Some parts the NSt editors removed from my original added back in in Italics. Some helpful links I added into the text for reference. Minor changes to style left as NST version, but overall the vast majority of my original text was left as is.
(NST links become defunct after a period.)
IRAQ: US-led invasion has saved lives
SCOTT THONG YU YUEN, Ipoh
I AM not in any way justifying the 2003 invasion of Iraq by the United States and Britain. However, I am of the opinion that Abdul Razak Abu Samah (“There’s no moral justification for this oil venture” — NST, Dec 24) is misinformed about what is going on in Iraq.
First, it is a misconception that weapons of mass destruction were the only reason given for former US president George W. Bush’s invasion. Among the many other factors cited by the US Congress were Saddam Hussein’s infamous atrocities carried out on Iraq’s civilian population, his non-compliance with countless United Nations resolutions (including firing on enforcement planes) and his now proven sponsorship of various terrorist organisations. Honestly, why didn’t the UN take “multilateral” action itself instead of allowing the US to start a “unilateral” invasion?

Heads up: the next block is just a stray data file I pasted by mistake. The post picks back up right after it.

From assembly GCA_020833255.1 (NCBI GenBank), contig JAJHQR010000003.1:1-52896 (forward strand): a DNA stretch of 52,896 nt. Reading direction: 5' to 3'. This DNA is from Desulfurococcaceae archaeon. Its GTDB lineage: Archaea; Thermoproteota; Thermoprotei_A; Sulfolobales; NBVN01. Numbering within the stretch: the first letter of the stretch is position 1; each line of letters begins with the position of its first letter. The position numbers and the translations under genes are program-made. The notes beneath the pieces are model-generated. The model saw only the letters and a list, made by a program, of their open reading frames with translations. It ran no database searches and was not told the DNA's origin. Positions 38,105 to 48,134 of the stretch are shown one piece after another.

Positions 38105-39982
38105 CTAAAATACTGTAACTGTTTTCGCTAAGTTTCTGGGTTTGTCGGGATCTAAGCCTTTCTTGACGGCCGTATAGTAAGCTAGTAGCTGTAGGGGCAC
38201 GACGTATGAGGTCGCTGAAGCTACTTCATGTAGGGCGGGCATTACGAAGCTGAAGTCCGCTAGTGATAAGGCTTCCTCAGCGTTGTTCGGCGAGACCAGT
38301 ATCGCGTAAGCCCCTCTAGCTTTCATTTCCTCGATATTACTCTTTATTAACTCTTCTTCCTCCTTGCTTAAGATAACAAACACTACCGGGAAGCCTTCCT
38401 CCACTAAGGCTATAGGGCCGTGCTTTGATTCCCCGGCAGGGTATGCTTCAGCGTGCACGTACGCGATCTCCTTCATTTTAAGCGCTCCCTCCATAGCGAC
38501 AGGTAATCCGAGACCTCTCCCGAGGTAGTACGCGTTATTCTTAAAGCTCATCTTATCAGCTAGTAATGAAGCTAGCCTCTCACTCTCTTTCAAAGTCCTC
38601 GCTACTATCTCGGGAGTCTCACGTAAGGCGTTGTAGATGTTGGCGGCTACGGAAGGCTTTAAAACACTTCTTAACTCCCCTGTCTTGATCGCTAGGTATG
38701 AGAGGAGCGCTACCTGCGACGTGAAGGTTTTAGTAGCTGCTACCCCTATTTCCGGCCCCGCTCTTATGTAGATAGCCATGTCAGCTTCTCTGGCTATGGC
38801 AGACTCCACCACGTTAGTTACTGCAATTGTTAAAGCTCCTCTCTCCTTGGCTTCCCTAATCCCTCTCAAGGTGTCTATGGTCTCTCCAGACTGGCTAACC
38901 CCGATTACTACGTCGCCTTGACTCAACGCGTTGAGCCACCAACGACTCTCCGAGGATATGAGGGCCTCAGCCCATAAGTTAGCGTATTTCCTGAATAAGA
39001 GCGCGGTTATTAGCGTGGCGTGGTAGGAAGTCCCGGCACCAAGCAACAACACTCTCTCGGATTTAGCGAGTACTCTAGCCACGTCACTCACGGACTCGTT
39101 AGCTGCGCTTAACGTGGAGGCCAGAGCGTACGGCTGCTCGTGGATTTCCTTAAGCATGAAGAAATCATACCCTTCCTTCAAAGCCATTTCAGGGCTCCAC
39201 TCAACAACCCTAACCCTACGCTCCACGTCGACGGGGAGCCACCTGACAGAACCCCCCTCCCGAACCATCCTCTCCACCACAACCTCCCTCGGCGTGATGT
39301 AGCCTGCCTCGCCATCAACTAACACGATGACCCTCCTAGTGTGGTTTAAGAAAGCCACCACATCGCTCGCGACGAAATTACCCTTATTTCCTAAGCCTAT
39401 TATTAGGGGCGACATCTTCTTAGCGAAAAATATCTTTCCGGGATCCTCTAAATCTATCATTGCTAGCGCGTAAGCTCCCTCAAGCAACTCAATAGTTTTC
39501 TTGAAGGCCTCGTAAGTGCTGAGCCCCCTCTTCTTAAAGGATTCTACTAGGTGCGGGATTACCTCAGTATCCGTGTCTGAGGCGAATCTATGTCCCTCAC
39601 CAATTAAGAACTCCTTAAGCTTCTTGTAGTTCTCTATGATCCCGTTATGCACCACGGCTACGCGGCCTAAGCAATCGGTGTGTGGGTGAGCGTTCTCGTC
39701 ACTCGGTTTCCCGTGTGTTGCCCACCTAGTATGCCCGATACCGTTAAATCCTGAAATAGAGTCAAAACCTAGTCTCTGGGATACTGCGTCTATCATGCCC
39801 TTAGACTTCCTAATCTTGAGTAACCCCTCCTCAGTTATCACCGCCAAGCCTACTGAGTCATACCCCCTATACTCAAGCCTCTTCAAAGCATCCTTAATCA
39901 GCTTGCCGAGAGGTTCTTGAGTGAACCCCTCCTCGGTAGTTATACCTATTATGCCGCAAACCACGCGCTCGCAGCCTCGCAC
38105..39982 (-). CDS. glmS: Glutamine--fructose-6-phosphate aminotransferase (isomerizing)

Second, it is a gross insult to insinuate that the Iraqis are little more than Anglo-controlled sheep. Iraq underwent nationwide democratic elections with 79.6 per cent turnout to choose their new government, and the UN rejected any allegations of fraud. By Abdul Razak’s same standard, is Malaysia’s government also illegitimate because as a former British colony that underwent British-approved elections and British-agreed independence in the 1950s, we have ‘a government with a Malaysian face but with the heart and soul of the British’?
Third, I find it hard to accept that “the war goes on” because “Iraqis who are loyal to Saddam are waging an underground war against the occupying forces”. Has Razak never heard of the Anbar Awakening, where the Iraqis themselves decided to end the reign of terrorism by rising up against al-Qaeda en masse? Imagine that: the Iraqis sided with the “occupying forces” over the “freedom fighters”. Madness, surely!
[Interlude: Michael J. Totten: Anbar Awakens Part I: The Battle of Ramadi – …the mosques in the city went crazy. The imams screamed jihad from the loudspeakers. We went to the roof of the outpost and braced for a major assault. Our interpreter joined us. Hold on, he said. They aren’t screaming jihad against us. They are screaming jihad against the insurgents.]